It will become important throughout this chapter and Chapter 12 to view the I-space as an ordinary state space. It only seems special because it is derived from another state space, but once this is forgotten, it exhibits many properties of an ordinary state space in planning. One nice feature is that the state in this special space is always known. Thus, by converting from an original state space to its I-space, we also convert from having imperfect state information to always knowing the state, albeit in a larger state space.
One important consequence of this interpretation is that the state transition equation can be lifted into the I-space to obtain an information transition function, . Suppose that there are no sensors, and therefore no observations. In this case, future I-states are predictable, which leads to
Now suppose that there are observations, which are generally unpredictable. In Section 10.1, the nature action was used to model the unpredictability. In terms of the information transition equation, serves the same purpose. When the decision is made to apply , the observation is not yet known (just as is unknown in Section 10.1). In a sequential game against nature with perfect state information, is directly observed at the next stage. For the information transition equation, is instead observed, and can be determined. Using the history I-state representation, (11.14), simply concatenate and onto the histories in to obtain . The information transition equation is expressed as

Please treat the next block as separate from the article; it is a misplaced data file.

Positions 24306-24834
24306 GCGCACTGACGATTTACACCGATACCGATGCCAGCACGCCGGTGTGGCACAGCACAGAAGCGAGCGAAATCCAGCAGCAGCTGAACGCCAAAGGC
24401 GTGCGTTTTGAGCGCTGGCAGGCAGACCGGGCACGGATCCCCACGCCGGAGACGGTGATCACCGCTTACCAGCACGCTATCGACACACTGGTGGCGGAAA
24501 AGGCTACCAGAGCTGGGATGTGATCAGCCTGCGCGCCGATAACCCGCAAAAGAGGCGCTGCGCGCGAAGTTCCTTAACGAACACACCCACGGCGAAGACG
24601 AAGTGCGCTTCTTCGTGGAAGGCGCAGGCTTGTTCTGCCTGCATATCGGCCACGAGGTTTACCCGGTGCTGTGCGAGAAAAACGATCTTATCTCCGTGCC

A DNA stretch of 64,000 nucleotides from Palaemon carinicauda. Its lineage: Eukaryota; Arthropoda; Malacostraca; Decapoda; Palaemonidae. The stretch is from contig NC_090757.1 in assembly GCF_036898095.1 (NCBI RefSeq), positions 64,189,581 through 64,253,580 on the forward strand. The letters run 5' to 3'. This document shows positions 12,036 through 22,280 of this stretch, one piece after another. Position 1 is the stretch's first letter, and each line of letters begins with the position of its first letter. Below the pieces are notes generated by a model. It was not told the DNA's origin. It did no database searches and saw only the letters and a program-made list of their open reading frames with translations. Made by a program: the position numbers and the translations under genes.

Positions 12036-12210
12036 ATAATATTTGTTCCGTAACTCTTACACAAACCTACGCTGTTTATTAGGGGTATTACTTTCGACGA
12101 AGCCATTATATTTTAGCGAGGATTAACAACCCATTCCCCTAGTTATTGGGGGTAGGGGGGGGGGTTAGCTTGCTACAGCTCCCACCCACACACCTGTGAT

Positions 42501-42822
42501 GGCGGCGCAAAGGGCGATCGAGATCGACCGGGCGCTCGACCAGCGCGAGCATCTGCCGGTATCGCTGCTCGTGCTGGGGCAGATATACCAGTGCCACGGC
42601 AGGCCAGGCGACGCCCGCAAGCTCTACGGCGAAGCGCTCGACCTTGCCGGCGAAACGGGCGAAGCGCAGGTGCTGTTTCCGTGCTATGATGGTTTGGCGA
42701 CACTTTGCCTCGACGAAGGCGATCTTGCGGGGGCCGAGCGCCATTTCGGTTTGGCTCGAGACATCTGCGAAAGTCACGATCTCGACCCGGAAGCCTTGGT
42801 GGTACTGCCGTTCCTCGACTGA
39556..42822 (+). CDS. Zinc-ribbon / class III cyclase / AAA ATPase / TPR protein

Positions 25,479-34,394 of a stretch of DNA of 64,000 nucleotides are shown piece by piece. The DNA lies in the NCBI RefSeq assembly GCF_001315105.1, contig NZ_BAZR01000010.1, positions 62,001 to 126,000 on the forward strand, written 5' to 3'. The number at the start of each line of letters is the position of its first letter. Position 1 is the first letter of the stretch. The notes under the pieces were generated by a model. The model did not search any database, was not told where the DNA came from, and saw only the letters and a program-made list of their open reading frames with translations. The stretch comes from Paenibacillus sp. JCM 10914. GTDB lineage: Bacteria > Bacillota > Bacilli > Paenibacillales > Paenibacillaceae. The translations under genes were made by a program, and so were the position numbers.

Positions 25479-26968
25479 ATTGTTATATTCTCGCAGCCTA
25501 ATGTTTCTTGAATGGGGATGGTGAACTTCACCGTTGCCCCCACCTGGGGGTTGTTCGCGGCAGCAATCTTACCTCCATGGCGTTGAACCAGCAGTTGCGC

The costs in this new state space can be derived from the original cost functional, but a maximization or expectation is needed over all possible states given the current information. This will be covered in Section 12.1.
Steven M LaValle 2012-04-20